If you’re a snow-and-ice removal contractor, you know it’s some of the hardest work there is, in the green industry or any other. “We call it, ‘blood money,’” said Craig Scharf, owner of Greg’s Lawn and Landscaping, Inc., in Cedar Rapids, Iowa.
“We work endless hours, and everything we do is usually breaking a DOT law. When we’re out working, our clients are still looking at the backsides of their eyeballs.”
One winter, Scharf went to Boston and plowed for 56 straight hours— and that was after driving 20 hours to get there. “We put in plenty of 30- to 50-hour shifts. That’s hard on the body. If you’re going to be in this business, you’d better damn well be making good money.”
The money can be very good, indeed. Pushing snow can be a high-margin business, if a contractor can successfully navigate some of the special challenges he’ll face.
Many landscape contractors add snow removal as a way to retain good workers during the off-season. Even so, not everyone is up to this type of work. One contractor said he had an employee give up in the middle of a job, exclaiming, “I can’t do this anymore!” Brian Birch, chief operating officer of the Milwaukee, Wisconsin-based Snow & Ice Management Association, Inc., (SIMA), says that sort of thing happens all the time, judging by the war stories he hears from members attending SIMA’s annual convention. A quantified study the organization conducted a few years back showed that labor is one of a snow contractor’s top challenges. It’s hard, thankless work, so it can be tough finding good people to do it.
When you do, it pays to pay them well. That’s what Edith Snyder, CSP, (certified snow professional), ASM (advanced snow manager), owner and president of A Growing Commitment, Inc., in Freehold, New Jersey, has always done. As a result, many of her crew members have been with her for decades.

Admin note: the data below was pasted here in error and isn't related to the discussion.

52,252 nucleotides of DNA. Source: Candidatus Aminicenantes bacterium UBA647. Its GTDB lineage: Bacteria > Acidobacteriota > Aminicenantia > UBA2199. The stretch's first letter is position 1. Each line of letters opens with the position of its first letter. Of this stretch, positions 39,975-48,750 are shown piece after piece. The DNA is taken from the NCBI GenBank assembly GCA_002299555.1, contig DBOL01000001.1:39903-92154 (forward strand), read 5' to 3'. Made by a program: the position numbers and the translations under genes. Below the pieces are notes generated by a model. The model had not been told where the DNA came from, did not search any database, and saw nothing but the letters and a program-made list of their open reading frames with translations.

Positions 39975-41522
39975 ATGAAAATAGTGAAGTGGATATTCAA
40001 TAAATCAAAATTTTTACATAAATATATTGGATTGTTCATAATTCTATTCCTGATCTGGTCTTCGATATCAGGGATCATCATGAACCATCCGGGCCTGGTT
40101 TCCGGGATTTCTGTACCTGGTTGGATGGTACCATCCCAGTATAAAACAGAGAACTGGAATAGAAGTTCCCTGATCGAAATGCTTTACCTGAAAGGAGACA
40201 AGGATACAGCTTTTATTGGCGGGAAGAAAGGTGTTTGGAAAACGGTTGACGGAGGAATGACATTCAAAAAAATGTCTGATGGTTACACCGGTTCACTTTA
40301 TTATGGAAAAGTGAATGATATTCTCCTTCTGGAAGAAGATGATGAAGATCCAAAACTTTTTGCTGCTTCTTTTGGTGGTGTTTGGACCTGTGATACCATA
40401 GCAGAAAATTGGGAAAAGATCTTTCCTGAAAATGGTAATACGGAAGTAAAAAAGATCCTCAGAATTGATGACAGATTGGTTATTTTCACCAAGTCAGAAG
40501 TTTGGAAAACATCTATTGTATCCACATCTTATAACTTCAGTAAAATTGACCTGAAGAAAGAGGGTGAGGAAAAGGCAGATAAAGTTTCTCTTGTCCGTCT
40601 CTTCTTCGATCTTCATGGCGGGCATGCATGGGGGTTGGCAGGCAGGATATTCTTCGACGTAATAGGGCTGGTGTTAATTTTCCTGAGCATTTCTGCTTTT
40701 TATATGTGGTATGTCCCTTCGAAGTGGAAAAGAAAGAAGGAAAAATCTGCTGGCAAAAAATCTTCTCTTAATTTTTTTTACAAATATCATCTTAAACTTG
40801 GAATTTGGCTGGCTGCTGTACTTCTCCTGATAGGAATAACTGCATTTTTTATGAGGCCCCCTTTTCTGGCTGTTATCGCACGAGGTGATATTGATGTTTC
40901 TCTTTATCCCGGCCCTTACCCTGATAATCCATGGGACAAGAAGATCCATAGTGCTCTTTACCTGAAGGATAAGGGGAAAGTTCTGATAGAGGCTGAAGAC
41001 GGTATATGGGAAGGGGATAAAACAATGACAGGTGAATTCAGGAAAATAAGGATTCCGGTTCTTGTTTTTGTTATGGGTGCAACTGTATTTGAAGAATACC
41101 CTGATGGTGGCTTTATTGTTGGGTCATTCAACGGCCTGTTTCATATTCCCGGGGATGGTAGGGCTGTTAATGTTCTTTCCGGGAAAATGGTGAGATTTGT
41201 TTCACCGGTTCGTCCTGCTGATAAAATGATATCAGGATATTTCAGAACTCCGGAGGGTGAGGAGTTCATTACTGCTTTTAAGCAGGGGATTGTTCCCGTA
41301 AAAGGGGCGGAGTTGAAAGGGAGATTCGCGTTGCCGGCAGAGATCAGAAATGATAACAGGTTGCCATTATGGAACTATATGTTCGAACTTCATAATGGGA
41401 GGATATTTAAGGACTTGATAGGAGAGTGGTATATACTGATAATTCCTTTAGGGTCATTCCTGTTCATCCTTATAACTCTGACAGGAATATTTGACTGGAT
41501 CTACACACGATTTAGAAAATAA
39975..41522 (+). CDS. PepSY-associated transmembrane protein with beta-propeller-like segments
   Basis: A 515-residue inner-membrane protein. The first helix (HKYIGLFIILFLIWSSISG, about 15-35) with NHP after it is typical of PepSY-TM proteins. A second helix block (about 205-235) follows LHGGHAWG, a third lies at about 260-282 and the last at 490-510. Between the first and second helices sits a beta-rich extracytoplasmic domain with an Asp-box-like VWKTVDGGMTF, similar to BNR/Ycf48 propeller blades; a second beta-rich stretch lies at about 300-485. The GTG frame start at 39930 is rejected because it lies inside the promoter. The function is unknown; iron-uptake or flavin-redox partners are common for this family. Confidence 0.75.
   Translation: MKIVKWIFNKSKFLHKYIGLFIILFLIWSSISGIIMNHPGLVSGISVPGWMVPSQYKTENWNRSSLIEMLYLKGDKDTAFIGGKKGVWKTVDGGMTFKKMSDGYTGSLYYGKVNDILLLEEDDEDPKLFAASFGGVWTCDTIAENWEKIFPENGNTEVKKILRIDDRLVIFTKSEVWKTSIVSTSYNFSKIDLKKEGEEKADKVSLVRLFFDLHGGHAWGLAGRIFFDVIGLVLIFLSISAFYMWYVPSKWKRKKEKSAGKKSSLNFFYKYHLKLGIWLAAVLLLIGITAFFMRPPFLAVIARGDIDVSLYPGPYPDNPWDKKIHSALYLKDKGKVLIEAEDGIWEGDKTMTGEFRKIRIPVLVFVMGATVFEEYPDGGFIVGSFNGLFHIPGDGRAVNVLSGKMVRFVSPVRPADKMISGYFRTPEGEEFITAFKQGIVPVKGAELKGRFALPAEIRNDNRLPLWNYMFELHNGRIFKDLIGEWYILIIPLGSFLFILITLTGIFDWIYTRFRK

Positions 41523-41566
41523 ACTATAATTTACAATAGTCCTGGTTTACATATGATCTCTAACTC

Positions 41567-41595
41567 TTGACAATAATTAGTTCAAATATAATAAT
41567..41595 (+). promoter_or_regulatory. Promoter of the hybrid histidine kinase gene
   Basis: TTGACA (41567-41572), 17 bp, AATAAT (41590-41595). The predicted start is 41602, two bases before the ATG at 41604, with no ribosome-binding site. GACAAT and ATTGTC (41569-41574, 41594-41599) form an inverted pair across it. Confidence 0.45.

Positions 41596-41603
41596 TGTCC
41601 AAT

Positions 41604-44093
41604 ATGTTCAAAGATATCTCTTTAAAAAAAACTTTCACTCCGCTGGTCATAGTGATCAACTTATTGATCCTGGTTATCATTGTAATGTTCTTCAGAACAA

“I have a wonderful shovel crew of about 50 people,” says Snyder. “They enjoy the work, and are very dedicated, with a strong commitment to producing exemplary results.”
Gerry DuBreuil, snow operations manager at Gilford, New Hampshire-based Belknap Landscape Company, Inc., said, “In winter, to be fully staffed, I’d enjoy having 120 to 130 people. Do we always get that type of staffing? No.”
Having that many workers gives him the ability to create shifts. “At times, we get storms that go on for 24 to 36 hours, then there’s cleanup afterwards. I don’t like to push people beyond the 12- to 15-hour range, but occasionally, I have to.”
Mostly, DuBreueil’s winter crews consist of the team leaders who work with him during landscaping season. Shovel crews are filled out with temporary workers. He also hires equipment operators who’ve been laid off from paving companies. Putting them on loaders or skid-steers works out well, as they already know how to run them.
Unfair contracts and high insurance rates
These two problems are the biggest ones snow-and-ice contractors face, and they go hand-in-hand.
It used to be, the bigger the site, the more money you’d make. Not always, not anymore. In some cities, local snow-and-ice removal companies have been finding themselves outbid for big-box-store plowing jobs by some very large multistate landscape- and property-management companies. Once the firms win these contracts, they sub out 100 percent of the work back to the local contractors.
Sounds like that should be a good thing. According to Matthew Peterson, president of the Mills Insurance Group, LLC, in Marlton, New Jersey, it’s not.
“The big companies ask the stores, “How much is your annual snow budget? $50,000? Well, we’ll do it for $10,000.” And then they turn around and sub it out, to the very contractors who had been doing the work, but now have to do it for less. Their prices get cut in half, in many cases.”